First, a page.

By Michael Brush
“Biotech can definitely work when macro is tough.” (Genentech went on to be purchased by Roche Holding AG /zigman2/quotes/208994986/delayed RHHBY -2.30% .)
3. There’s more positive news flow
“As we start to see new leadership and real drugs that work and make bigger differences, that’s what gets people reengaged in the sector and moving back in,” says Gordon. “We need more of this. We need news flow.”
Possibilities here include updates this year from Alnylam Pharmaceuticals /zigman2/quotes/205655272/composite ALNY -1.69% , Roche and Karuna Therapeutics /zigman2/quotes/212846564/composite KRTX -4.02% on therapies for amyloidosis (excessive protein buildup in the body), Alzheimer’s and lung cancer, and schizophrenia, respectively.
4. Investors realize mass-liquidation fears are overblown
With the sector trashed, investors shy away on fears that dedicated biotech funds will have to close and liquidate their holdings, creating waves of fresh selling.
But history suggests this might not happen, says Borho, at OrbiMed.
“If you look back 30 years, every biotech bear market had some funds disappearing. They always work their way out over several quarters. A fund doesn’t just simply disappear. There are not going to be 10 funds going out of business at the same time. There will be one or two.” He says the fear of redemptions is “exaggerated.”
One reason is that investors remember that the health-care sector can post decent returns for years. They like to average down, especially into a lower fee structure, says Borho. Once investors figure out the mass-liquidation fear is overblown, it will calm nerves and help stabilize the group.
5. The ‘shorts’ get creamed by good news and move on
“This sector has been massively ‘shorted’ by quant funds and hedge funds,” said Borho. The SPDR S&P Biotech ETF /zigman2/quotes/205950134/composite XBI -2.07% and unprofitable tech were the two main hedging instruments over the past year, he says.
Positive news flow like more M&A and blockbuster drug breakthroughs could squeeze the shorts out. “This will be a first step,” said Borho. “The opportunity is there and it will be a surprise because sentiment is so bearish.”
6. There’s a cleanup in aisle six
Over 120 smaller biotech names trade below their cash levels, according to research by Yee. This is so unusual, it troubles potential investors. Some kind of cleanup to get rid of this red flag would help. Borho doubts these companies will close up shop and give shareholders the cash.
“That never will happen. Especially when you have venture capitalists on the board. They do not want to return the cash. They want another shot on the goal.”
Instead, we might see a wave of reverse mergers into these smaller companies that makes them more attractive.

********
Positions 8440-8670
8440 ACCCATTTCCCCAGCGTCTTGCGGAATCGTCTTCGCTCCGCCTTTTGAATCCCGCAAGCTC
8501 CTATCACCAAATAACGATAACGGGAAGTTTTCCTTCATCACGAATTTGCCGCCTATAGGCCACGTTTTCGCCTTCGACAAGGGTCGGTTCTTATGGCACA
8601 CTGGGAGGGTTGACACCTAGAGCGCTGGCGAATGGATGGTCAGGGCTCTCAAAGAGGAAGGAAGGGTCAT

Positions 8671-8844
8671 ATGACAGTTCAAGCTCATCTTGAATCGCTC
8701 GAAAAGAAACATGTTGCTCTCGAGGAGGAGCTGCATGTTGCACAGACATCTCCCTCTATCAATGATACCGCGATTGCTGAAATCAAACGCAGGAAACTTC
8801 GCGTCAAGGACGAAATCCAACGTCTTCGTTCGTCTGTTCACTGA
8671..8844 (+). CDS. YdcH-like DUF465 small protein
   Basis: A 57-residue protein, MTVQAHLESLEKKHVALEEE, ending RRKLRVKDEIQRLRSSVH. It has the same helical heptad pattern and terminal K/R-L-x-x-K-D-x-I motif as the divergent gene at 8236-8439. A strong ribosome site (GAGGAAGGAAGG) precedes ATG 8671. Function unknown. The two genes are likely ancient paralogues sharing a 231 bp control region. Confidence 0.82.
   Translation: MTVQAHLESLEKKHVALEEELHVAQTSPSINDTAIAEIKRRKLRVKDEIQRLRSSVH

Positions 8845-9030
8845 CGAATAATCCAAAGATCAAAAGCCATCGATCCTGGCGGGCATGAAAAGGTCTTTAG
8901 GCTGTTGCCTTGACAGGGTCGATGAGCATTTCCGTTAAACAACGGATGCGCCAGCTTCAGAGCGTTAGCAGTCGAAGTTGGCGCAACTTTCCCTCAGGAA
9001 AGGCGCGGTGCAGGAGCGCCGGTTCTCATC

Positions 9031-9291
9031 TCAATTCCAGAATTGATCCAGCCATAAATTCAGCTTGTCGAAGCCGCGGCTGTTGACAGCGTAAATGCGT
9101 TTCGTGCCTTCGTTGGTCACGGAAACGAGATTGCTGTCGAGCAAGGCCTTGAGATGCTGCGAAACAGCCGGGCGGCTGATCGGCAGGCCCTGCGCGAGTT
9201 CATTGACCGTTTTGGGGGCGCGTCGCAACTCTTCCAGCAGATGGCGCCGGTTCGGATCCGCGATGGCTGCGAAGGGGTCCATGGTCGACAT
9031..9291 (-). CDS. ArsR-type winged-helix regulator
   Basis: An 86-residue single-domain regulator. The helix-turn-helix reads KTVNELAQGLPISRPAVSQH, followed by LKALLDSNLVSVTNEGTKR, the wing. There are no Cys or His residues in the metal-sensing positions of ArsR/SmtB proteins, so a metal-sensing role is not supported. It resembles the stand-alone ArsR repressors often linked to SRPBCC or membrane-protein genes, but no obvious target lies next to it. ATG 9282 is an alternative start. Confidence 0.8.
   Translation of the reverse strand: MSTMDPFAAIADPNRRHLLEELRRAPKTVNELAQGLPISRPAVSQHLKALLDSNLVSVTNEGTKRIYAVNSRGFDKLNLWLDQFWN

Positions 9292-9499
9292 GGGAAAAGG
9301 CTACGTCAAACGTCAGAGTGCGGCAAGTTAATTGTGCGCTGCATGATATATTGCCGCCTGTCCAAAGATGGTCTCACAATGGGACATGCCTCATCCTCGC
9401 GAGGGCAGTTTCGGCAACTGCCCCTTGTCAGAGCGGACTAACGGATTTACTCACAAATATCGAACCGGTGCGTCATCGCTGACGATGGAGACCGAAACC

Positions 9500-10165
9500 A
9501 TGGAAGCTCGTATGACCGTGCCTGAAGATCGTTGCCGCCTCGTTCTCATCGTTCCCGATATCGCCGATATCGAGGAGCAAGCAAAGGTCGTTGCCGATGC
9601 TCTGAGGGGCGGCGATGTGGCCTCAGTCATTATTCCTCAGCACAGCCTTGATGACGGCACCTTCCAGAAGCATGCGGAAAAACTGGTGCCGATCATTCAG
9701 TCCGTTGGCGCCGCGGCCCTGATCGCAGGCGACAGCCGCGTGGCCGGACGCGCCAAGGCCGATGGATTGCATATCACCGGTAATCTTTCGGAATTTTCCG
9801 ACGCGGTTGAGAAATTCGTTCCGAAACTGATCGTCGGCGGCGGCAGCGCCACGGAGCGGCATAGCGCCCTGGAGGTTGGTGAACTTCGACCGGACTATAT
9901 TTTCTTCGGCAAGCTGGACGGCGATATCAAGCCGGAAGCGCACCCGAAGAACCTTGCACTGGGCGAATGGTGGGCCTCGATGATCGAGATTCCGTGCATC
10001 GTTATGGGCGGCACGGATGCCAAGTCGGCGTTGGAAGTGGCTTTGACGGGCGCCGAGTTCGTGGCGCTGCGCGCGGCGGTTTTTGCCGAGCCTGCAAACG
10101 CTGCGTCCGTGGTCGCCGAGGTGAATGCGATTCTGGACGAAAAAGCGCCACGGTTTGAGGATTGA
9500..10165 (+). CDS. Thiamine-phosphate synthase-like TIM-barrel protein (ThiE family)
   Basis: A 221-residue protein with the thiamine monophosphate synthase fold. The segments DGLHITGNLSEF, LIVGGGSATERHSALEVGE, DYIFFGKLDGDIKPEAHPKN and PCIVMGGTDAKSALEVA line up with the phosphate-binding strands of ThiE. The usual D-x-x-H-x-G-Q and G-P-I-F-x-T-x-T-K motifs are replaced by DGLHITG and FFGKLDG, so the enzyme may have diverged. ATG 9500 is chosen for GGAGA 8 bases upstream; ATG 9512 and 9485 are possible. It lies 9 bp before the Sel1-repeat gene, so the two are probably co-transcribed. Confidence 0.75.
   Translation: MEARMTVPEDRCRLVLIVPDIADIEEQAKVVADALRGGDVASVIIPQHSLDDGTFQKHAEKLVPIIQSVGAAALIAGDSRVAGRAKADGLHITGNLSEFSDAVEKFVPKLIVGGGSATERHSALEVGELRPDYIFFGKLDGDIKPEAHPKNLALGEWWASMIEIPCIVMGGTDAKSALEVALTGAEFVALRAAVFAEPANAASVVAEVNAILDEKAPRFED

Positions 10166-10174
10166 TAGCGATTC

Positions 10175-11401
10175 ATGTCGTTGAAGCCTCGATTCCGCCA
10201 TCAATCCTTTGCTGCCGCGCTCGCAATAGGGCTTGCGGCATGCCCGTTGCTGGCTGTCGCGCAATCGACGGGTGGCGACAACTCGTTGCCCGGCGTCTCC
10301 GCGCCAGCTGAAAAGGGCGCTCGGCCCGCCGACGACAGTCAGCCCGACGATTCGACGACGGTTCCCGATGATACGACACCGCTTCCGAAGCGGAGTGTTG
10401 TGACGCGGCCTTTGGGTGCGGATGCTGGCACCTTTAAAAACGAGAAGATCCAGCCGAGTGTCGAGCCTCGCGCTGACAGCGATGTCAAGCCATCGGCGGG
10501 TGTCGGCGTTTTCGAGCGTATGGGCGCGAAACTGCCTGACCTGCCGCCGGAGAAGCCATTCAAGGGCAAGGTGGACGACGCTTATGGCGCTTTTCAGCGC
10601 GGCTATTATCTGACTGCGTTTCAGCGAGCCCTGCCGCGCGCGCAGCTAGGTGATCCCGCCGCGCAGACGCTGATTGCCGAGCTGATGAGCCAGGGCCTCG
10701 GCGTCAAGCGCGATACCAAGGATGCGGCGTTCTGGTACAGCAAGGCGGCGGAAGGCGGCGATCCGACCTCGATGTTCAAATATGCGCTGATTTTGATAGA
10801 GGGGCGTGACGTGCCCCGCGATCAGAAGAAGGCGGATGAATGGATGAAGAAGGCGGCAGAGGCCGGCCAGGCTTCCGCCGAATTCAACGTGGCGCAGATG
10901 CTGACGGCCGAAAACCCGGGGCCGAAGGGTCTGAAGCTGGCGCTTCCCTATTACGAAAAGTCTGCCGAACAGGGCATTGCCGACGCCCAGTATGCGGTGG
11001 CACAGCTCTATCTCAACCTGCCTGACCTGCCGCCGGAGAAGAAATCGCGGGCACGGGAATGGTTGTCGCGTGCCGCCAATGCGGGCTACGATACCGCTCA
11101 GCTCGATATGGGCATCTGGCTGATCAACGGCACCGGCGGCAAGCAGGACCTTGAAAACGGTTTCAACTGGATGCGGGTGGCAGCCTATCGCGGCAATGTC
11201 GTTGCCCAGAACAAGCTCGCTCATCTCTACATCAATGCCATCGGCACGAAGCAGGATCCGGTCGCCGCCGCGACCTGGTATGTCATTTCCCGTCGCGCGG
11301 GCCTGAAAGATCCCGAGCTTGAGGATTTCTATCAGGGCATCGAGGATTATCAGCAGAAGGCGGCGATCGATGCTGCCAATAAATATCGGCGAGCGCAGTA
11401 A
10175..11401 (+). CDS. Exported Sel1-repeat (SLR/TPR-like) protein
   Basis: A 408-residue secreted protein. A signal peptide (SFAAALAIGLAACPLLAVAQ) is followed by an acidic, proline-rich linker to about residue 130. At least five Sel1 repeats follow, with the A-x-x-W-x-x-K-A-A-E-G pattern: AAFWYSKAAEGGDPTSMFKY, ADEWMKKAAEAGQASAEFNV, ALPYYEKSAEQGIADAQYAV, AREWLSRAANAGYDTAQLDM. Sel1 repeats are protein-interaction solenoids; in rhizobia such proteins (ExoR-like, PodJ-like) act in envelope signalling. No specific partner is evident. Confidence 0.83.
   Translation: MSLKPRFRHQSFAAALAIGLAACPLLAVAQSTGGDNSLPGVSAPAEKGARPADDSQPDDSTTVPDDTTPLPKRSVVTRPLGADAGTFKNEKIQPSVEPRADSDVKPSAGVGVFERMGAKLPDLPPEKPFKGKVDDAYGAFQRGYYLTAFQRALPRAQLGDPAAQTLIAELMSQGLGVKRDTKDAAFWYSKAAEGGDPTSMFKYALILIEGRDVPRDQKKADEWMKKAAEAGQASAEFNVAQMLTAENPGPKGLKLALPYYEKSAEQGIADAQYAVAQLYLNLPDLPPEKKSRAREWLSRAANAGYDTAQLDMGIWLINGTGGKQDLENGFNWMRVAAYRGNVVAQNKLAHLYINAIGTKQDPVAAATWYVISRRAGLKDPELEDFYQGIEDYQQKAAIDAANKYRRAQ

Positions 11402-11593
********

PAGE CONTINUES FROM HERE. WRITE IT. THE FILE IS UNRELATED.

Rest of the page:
“Companies are lining up to reverse-merge into public companies with a lot of cash. In some instances, I have seen 20 to 30 proposals to reverse-merge. You end up with a really exciting company again.”
7. The FDA normalizes
When Covid hit, the FDA pulled workers from drug approval to deal with pandemic therapies and vaccines. This led to more clinical holds, which shook up investors because it delayed drug development. “There is a capacity issue,” says Gordon. If Covid continues to recede, this issue could reverse.
Stocks to consider
Gordon at ClearBridge singled out Karuna Therapeutics, which has a schizophrenia therapy in late-stage development called KArXT. “I am a believer in that drug. If it is successful, that is a mega-blockbuster. And that is not priced into the stock.” He also likes medical technology companies, as hospitals ramp up non-Covid procedures because the pandemic is waning. Gordon did not cite names, but large-cap examples include Medtronic /zigman2/quotes/206816578/composite MDT -1.61% , Johnson & Johnson /zigman2/quotes/201724570/composite JNJ -0.61% , Cardinal Health /zigman2/quotes/206646342/composite CAH -0.42% , Stryker /zigman2/quotes/207664662/composite SYK -1.77% , Baxter /zigman2/quotes/207334572/composite BAX -0.90% and Boston Scientific /zigman2/quotes/203726728/composite BSX -1.39% .
Gupta at State Street Global Advisors singled out Vertex Pharmaceuticals /zigman2/quotes/202259802/composite VRTX -2.35% , which has promising therapies for cystic fibrosis, diabetes, sickle cell disease, pain, and kidney diseases.
Borho at OrbiMed says the one way to play the sector is to own a basket of potential M&A targets. “It’s tough to hit the real targets, but with a basket they go up together when we see M&A,” he said. He also singled out Natera /zigman2/quotes/208435998/composite NTRA -2.50% , a diagnostics company developing liquid biopsies that detect evidence of diseases in the blood, and the cancer therapy company Mirati Therapeutics /zigman2/quotes/209009887/composite MRTX -1.38% .
Michael Brush is a columnist for MarketWatch. At the time of publication, he owned KRTX and MRTX. Brush has suggested BMY, TPTX, BIIB, GILD, ALNY, KRTX, MDT, JNJ and MRTX in his stock newsletter, Brush Up on Stocks. Follow him on Twitter @mbrushstocks.